I've had a couple of the more hyper, impulsive kids and once they turn about 4, I recommend they move on to Preschool. By then, they're getting countless time outs each day and the parents and I have worked on their behavior together. Everyone is on board by then.

My own 16 year old son has ADD and I homeschool both of my teens. Believe me when I say it has been a struggle for he and I to come to a place of harmony - but he's my child. I have to love him and work with him (haha..). Daycare is a completely different story and if it becomes in my best interest to send them on their way (and honestly, it's in their best interest as well at that point), then I do it and don't feel bad about it. We're just not a good fit.

My hardest daycare kid started with me at 11 months old. I've also provided care for several of his younger siblings since he left. His parents thought a private preschool was going to be THE answer to his needs. A couple of years later, they were saying "we think public school is more what he needs". So, it's clear they are still trying to find a good fit for him several years later. We actually started homeschooling because we knew our son would struggle in a traditional learning environment.
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Old 09-12-2019, 04:07 PM
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No offense or disrespect was intended. One teacher may be perfect for many children, but some kids are not a good fit for the program.

You may even be the perfect provider for that child if you had a different mix of kids. Group dynamics is a very interesting phenomenon. I simply meant that your program might not be the best fit for her at this time. My own child had a teacher who was amazing. She had a set of boy/girl twins. The class was super busy. It was perfect for the girl and overwhelming for the boy. She was the perfect teacher for the girl, but it was not the right program for her twin. It really was not an indictment of you or your program.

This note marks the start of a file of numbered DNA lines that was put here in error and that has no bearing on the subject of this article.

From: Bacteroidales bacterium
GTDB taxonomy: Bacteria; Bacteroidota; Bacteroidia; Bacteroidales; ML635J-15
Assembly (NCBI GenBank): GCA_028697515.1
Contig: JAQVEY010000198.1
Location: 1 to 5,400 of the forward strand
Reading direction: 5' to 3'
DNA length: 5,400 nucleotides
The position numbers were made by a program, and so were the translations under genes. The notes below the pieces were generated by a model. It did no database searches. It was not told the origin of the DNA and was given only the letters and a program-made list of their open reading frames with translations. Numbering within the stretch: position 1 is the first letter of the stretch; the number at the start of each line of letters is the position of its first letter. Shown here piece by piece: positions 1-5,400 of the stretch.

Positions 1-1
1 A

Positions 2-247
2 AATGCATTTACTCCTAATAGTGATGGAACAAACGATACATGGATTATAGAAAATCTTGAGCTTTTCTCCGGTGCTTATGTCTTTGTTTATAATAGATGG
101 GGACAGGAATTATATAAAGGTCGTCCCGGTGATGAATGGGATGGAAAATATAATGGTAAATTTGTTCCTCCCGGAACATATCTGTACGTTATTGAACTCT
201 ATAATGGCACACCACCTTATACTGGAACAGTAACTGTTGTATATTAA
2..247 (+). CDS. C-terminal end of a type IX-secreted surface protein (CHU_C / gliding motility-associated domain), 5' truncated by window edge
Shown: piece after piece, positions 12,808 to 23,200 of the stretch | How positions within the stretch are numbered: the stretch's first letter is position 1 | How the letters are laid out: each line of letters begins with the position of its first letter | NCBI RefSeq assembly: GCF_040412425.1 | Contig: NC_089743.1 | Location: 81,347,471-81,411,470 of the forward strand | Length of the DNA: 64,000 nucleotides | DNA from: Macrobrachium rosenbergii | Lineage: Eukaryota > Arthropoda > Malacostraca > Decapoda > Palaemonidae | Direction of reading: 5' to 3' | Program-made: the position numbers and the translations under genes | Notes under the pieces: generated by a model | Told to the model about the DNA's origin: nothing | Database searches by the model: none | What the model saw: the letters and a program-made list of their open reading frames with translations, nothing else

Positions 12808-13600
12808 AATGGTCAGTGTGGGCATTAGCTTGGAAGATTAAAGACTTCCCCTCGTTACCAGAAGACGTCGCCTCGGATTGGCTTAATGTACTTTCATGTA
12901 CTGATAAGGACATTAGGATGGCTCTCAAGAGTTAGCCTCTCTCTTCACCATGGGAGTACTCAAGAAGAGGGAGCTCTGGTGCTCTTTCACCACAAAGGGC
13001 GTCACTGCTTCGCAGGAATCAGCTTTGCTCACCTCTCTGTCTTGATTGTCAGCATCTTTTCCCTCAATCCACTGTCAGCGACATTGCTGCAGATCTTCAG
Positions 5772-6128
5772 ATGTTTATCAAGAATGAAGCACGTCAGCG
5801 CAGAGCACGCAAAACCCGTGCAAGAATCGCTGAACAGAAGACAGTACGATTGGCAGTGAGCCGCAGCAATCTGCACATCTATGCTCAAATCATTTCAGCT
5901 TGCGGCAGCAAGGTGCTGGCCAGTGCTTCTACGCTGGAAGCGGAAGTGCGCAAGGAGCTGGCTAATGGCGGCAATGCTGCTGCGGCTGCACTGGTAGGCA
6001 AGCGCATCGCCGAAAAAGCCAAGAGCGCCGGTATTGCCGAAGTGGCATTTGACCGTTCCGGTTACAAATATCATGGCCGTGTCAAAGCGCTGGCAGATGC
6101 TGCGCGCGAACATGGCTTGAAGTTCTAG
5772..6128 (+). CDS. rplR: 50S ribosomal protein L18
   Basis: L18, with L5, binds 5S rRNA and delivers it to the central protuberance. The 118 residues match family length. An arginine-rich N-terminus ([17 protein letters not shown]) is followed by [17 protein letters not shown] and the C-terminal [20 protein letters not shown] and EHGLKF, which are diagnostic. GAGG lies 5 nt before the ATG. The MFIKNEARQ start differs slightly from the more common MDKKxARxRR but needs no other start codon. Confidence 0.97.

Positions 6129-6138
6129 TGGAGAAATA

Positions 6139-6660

I also see that I misread the original post a bit...I read it as she was constantly in time out...but you said she constantly riles the other kids in your group and time out and alone time are not helpful. I do think busy kids need lots of free play, wereas some kids need more structure and down time.


BTW-I was not the unregistered poster who made the additional comment.
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Old 09-12-2019, 04:43 PM
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Quote:
Originally Posted by lblanke View Post
No offense or disrespect was intended. One teacher may be perfect for many children, but some kids are not a good fit for the program.